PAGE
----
Sen. Ted Cruz is urging the Department of Homeland Security to establish procedures that would allow it and Customs and Border Protection to accept charitable donations of items such as diapers and soap for migrant children being held in border detention facilities.
The Texas Republican wrote a letter to acting DHS Secretary Kevin McAleenan this week, asking him to prioritize accepting donations from concerned Americans.
President Donald Trump signed a $4.59 billion supplemental spending bill Monday to aid cash-strapped agencies struggling to house a surge of migrants arriving at the southern U.S. border. But earlier reports of migrant children being held in poor conditions and overcrowded shelters without access to diapers, soap and other supplies have mobilized individuals and organizations to provide them.
“Many Americans, however, also want to provide more direct and tangible help — they want to donate basic items such as diapers and toothbrushes to children in CBP custody,” Cruz wrote. “This desire is laudable, and deeply rooted in our nation’s history. Americans have long banded together to form charities and faith-based organizations to aid those in need.”
Cruz’s letter pointed to reports that donations of soap, toothpaste, diapers and more have been turned away by CPB officials at the same detention centers where asylum seekers are reported to be without these hygiene supplies.
“I thus urge you to establish and publicize a process for accepting donations from charitable organizations, faith-based organizations, and NGOs to aid individuals in CBP custody. Even with the additional supplemental emergency funding, I am confident that DHS and CBP can still use the generosity of the American people to help manage the humanitarian crisis on our border,” he wrote.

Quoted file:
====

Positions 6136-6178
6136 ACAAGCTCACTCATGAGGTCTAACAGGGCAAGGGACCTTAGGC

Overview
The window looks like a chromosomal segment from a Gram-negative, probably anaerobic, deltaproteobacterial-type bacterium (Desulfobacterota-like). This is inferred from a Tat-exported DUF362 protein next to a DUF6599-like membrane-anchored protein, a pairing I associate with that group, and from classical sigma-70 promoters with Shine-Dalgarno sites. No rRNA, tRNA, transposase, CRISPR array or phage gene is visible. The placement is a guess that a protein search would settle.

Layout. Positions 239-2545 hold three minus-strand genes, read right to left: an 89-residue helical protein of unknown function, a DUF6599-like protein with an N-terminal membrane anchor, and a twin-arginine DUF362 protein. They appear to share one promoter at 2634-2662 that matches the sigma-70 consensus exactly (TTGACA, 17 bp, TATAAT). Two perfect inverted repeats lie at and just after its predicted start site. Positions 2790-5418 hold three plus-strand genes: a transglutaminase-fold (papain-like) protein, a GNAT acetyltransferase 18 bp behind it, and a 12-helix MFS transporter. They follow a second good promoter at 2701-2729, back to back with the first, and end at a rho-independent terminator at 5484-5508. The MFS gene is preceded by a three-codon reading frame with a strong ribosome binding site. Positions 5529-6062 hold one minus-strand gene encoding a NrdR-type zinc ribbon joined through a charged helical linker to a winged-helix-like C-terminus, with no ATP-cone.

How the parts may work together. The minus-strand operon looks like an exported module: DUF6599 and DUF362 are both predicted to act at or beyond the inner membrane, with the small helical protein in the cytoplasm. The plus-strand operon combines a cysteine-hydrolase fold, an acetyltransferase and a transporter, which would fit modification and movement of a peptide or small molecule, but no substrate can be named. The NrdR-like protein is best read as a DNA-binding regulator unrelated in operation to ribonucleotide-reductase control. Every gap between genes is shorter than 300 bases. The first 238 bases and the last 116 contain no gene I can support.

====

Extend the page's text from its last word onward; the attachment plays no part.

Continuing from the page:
Cruz isn’t the only Texas Republican pushing for the CBP to accept donations from generous Lone Star State residents. Rep. Chip Roy introduced a bill last week that would allow the agency to take in the donated supplies.
Under the Antideficiency Act, government agencies can’t spend any money or accept any donations other than what Congress has allocated to it. The law was intended to keep the government from being beholden or influenced by private-sector entities for what should be government-funded activities.
Roy’s proposal would amend a section of the Antideficiency Act to ensure that the term “voluntary services” does not include the donation of goods.
A Monday visit by House Democrats to CBP facilities at the U.S. southern border grew heated Monday as lawmakers reported harsh conditions, including lack of running water and detainees being told to drink from toilets.
In addition to action from Roy and Cruz, House Republican leaders have also weighed in on the lack of supplies at CBP facilities. Minority Leader Kevin McCarthy and Minority Whip Steve Scalise both told reporters last week that CBP officials have been spending their own personal money on supplies for children in custody.
Earlier this month, the Justice Department argued in court that the government shouldn’t be required to give migrant children inside Border Patrol detention facilities toothbrushes, soap, towels or showers.
The aid bill signed into law Monday would provide $1.34 billion for DHS, including $905 million for the CBP to set up temporary facilities for migrants at border stations and ports of entry and provide basic necessities such as food, clothing and medical treatment.
Tanvi Misra contributed to this report.